B-233492, Feb 21, 1989, 89-1 CPD 179

B-233492: Feb 21, 1989

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Allegation concerning awardee's proposal's conformance to solicitation's technical specifications is dismissed as untimely where not raised within 10 working days of when protester knew or should have know of protest basis. Agency's technical evaluation will not be questioned absent clear evidence that such evaluation was unreasonable or not in accordance with solicitation's stated evaluation criteria. Challenge to agency's affirmative determination of responsibility is dismissed where there is no allegation of possible fraud or bad faith on the part of procuring officials or failure to apply definitive responsibility criteria. The power conditioners are intended to protect equipment and data from surges or fluctuations in power.

B-233492, Feb 21, 1989, 89-1 CPD 179

PROCUREMENT - Bid Protests - GAO procedures - Protest timeliness - 10 day rule DIGEST: 1. Allegation concerning awardee's proposal's conformance to solicitation's technical specifications is dismissed as untimely where not raised within 10 working days of when protester knew or should have know of protest basis. PROCUREMENT - Competitive Negotiation - Offers - Evaluation - Technical acceptability 2. Agency's technical evaluation will not be questioned absent clear evidence that such evaluation was unreasonable or not in accordance with solicitation's stated evaluation criteria. PROCUREMENT - Contractor Qualification - Responsibility - Contracting officer findings - Affirmative determination - GAO review 3. Challenge to agency's affirmative determination of responsibility is dismissed where there is no allegation of possible fraud or bad faith on the part of procuring officials or failure to apply definitive responsibility criteria.

EPE Technologies, Inc.:

EPE Technologies, Inc., protests the award of a contract to United Power Corporation under request for proposals (RFP) No. DMA800-88-RA032 issued by the Defense Mapping Agency (DMA) for the acquisition of a quantity of power conditioning systems. The power conditioners are intended to protect equipment and data from surges or fluctuations in power. EPE argues that the United Power proposal failed to meet certain requirements of the specifications and failed to include sufficient reliability and maintenance data. EPE also argues that the firm does not have the financial and manufacturing capability to perform the contract.

We dismiss the protest in part and deny it in part.

The RFP contemplated the award of a firm, fixed-price contract for a total of 60 power conditioning systems. Award was to be made on a "greatest value" basis with technical acceptability being more important than price (technical acceptability was worth 60 percent of the total possible evaluation points and price 40 percent). The RFP provided for the evaluation of the following technical factors in descending order of importance: technical approach, reliability and maintainability, understanding of technical requirements, management plan and quality assurance plan. Twelve offers were received in response to the solicitation and, after initial evaluation of offers (including the issuance of a number of clarification questions to United Power), the agency concluded that only EPE and United Power were in the competitive range. The agency solicited best and final offers (BAFOs) from the two firms and after evaluation of BAFOs proposed award to United Power. The contracting officer found that while EPE was scored slightly higher technically than United Power, the proposals were essentially equal technically and United Power's price was 23 percent lower than EPE's offer. On or before October 11, 1988, the agency telephonically advised EPE of its award decision and by letter dated October 11, formally advised EPE of the award. By letter dated October 11, EPE protested the award to the DMA and by letter dated October 26, the agency denied EPE's protest. On November 7, EPE protested to our Office.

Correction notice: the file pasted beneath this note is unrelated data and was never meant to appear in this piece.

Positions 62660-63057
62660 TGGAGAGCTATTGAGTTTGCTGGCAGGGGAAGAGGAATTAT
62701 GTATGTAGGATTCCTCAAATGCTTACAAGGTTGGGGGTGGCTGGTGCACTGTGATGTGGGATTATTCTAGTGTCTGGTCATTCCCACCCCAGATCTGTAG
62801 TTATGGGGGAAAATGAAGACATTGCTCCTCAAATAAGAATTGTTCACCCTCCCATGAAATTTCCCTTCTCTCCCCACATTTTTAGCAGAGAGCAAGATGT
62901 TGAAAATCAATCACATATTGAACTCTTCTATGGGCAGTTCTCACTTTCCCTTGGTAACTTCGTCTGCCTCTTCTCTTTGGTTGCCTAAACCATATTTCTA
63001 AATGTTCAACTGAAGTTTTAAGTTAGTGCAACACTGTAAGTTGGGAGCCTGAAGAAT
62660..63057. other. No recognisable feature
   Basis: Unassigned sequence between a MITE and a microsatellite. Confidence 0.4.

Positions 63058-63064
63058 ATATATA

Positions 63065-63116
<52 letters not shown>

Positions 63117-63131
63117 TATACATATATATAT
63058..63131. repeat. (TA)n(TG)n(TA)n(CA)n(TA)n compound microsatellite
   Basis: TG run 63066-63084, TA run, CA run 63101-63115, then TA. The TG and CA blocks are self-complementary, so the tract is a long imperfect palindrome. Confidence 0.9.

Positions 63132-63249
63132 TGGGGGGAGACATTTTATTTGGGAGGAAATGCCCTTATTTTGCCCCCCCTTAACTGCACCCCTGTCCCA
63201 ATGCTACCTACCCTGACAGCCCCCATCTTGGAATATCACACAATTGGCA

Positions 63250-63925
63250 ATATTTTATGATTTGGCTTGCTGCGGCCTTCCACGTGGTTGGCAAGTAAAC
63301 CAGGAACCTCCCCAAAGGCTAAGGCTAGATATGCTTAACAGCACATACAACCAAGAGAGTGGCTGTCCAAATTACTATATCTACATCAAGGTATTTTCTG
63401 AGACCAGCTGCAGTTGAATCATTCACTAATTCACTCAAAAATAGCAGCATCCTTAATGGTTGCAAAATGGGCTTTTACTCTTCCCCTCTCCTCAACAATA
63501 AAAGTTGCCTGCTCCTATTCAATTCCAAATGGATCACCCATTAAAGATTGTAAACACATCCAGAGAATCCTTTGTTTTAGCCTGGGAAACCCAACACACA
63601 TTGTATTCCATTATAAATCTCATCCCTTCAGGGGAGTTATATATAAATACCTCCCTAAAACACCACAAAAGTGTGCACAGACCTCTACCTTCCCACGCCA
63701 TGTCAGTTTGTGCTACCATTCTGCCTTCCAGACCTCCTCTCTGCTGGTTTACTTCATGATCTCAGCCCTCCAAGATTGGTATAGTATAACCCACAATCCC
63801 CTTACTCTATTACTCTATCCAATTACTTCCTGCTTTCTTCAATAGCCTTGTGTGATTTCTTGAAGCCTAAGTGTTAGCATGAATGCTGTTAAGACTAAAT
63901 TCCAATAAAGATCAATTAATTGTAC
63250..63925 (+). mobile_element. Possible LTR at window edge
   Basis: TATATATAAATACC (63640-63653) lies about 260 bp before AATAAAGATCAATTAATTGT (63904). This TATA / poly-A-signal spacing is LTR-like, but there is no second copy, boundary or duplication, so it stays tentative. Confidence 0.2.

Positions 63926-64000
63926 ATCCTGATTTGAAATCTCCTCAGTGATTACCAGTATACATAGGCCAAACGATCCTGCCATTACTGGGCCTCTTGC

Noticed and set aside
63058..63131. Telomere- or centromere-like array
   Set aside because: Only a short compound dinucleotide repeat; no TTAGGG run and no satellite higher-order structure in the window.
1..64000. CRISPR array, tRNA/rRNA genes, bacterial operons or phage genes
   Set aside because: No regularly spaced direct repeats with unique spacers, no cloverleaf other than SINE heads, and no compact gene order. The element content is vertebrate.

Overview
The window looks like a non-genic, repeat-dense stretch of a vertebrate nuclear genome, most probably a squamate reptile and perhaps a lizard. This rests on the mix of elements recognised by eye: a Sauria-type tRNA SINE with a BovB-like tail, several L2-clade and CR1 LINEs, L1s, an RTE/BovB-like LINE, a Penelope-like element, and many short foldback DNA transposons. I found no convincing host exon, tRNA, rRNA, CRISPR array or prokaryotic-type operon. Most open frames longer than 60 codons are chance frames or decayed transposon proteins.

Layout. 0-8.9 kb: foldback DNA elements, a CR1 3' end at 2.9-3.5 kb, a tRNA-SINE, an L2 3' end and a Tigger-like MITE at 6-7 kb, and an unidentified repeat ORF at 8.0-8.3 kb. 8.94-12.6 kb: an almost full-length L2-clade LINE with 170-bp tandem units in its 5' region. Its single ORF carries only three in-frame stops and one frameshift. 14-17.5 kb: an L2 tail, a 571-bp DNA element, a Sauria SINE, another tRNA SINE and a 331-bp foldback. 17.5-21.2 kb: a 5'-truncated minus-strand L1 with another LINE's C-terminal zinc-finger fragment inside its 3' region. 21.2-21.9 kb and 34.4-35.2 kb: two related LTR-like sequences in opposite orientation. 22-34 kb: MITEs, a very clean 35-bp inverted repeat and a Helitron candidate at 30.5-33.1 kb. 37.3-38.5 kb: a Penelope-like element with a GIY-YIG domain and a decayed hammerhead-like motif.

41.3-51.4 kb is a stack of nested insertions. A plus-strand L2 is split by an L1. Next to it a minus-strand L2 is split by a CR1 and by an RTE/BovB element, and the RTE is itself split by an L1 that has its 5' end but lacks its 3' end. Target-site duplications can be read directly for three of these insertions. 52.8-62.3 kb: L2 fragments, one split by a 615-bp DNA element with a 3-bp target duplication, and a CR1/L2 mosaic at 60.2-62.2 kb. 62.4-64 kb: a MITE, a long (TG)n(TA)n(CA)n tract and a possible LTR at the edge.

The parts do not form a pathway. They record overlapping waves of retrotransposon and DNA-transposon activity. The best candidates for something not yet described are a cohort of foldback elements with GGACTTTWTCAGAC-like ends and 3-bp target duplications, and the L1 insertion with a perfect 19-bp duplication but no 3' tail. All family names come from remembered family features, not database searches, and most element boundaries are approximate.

The protester first argues that the specifications called for a design which provides for the device's motor and generator rotors, flywheel and exciter to be mounted on a single shaft. According to EPE, the United Power product does not utilize a "single shaft" design but, rather, has a separate motor and generator, each mounted on its own shaft and joined by means of a coupling device.

The DMA, in its response, argues as a threshold matter that this challenge to the awardee's product is untimely and should be dismissed. According to the DMA, no allegation regarding the "multiple shaft" design of United Power was raised in EPE's agency-level protest and, consequently, any such allegation in our Office must be dismissed as untimely. In any event, DMA argues that the solicitation, as amended, permitted the design offered by United Power.

We agree with the agency that the protest allegation is untimely. Our Bid Protest Regulations, 4 C.F.R. Sec. 21.2(a)(2) (1988), require that a protest (other than one concerning a solicitation impropriety) be filed within 10 working days of the date the protester knew or should have known of the basis of protest. Here, EPE had actual knowledge of the award to United Power on or about October 11, as indicated by the firm's agency- level protest of that date, and yet did not raise this issue until its filing in or Office some 18 working days later. We note in this connection that the firm's agency-level protest is based on EPE's knowledge of United Power's product from various sources including United Power's descriptive literature. In its comments on the agency report, EPE did not rebut the agency's argument that the allegation in question was untimely or offer any evidence to show that it did not learn of United Power's product design later than when it filed its agency-level protest. Consequently, EPE's protest in this regard is dismissed as untimely. See P-B Engineering Co., B-229739, Jan. 25, 1988, 88-1 CPD Para. 71. /1/